Ms. Murphy listened to his call, and she saw it as a push from God.

“St. Ignatius talks about these lightning bolt experiences, and I was literally on top of a mountain backpacking when Andy Turner called me, and he said, ‘You know, we have a job opening. Do you want it?’ And I was not anticipating leaving Carroll. I thought I’d die there. And on that mountain, I just knew that [Gonzaga was] where I was supposed to be,” Ms. Murphy said.

Making the transition to Gonzaga was difficult for Murphy. She was going from a predominantly black, fairly less affluent school to a very rich, private, gated school, and the transition felt wrong.

“It felt like selling out. I was a little bit almost ashamed to go to such a rich school because I really wanted to dedicate my life to the poor,” Ms. Murphy said. “Look around this room. Look at all the wood, look at how big the door is. […] You don’t have concrete cinder block walls, right? You have color printers. The school is so wealthy.”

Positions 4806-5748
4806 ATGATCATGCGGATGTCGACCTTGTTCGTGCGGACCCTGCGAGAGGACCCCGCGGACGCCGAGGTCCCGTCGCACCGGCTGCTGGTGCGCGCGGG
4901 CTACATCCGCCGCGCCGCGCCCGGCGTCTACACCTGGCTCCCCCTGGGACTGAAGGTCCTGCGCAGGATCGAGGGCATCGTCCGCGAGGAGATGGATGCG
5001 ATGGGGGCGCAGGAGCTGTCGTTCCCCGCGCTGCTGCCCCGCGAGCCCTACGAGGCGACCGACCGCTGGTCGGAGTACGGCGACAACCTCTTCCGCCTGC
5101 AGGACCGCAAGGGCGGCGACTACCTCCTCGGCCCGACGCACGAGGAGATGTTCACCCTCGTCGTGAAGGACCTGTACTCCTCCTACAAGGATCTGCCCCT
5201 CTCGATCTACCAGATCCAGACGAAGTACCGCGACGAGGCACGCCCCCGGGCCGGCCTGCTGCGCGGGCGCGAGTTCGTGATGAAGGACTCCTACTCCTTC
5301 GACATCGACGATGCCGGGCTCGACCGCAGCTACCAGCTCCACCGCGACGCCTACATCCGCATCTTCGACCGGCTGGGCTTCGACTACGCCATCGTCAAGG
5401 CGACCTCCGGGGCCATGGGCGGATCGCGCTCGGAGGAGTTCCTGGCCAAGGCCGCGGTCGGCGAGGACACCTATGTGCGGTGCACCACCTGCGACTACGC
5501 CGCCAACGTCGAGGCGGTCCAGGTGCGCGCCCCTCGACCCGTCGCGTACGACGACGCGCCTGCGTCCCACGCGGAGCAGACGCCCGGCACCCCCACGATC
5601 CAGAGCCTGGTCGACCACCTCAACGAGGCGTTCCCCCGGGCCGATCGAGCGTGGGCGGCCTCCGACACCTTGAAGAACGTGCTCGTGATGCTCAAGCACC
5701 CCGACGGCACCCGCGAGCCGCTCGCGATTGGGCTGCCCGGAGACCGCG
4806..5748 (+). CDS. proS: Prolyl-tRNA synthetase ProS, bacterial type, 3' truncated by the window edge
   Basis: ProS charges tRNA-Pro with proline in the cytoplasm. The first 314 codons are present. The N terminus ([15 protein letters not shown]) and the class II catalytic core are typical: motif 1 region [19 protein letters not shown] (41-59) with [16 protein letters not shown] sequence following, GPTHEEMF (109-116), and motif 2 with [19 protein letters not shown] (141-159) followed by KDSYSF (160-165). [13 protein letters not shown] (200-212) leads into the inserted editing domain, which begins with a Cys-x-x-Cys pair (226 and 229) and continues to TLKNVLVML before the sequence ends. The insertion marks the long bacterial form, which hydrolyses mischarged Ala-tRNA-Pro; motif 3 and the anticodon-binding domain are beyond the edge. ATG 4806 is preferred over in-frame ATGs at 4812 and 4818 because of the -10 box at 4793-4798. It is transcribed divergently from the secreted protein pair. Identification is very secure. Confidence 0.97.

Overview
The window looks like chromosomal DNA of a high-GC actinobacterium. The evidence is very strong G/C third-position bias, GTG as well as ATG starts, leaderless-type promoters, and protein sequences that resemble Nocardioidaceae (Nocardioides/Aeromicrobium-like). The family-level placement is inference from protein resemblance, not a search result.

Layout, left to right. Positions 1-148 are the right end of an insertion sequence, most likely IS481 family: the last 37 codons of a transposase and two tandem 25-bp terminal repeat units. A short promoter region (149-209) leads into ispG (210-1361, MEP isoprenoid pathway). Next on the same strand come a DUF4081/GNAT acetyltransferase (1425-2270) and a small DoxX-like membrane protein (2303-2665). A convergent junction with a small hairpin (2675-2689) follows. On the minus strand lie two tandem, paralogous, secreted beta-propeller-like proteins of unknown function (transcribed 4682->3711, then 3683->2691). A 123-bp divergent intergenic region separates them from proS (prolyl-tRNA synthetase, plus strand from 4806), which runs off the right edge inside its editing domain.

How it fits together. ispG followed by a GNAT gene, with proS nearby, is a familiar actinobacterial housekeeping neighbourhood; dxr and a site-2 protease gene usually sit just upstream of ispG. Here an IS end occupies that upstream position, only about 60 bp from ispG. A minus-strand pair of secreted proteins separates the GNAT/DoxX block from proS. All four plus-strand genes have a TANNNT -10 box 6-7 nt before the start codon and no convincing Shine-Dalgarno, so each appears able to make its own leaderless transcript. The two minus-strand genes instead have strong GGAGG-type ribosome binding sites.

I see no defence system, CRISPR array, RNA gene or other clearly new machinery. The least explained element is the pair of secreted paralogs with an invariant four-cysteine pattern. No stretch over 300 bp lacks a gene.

Despite how strange it felt and how conflicting it was for Ms. Murphy, she worked hard to settle in and to understand her new environment. Something that helped her to understand the mission of Gonzaga was to look at the teachings of Fr. Pedro Arrupe, which provided support and confidence in Ms. Murphy’s switch.

“He believed that the purpose of education was to form men for others. That ‘men for others’ isn’t about holding doors,” Ms. Murphy said.

To her, being ‘men for others’ coincided with her ideas of living an authentic life. Gonzaga was inspiring, and she was now teaching young men to live lives of service. Ms. Murphy finally had a way of spreading her authentic life in a completely new environment full of young men who wanted to experience the kind of life she had led.

However, just because she could teach her ideas of an authentic life did not mean that it was an easy task for her. Ms. Murphy really struggled with teaching kids at Gonzaga how to live their authentic lives because the issues that Ms. Murphy wanted people to understand were completely foreign to so many people at Gonzaga.

“Kids at Carroll would just get it you know, and here we have to fight it. […] It really has to be taught because […] kids here don’t have the experiences that some other kids might have,” Ms. Murphy said.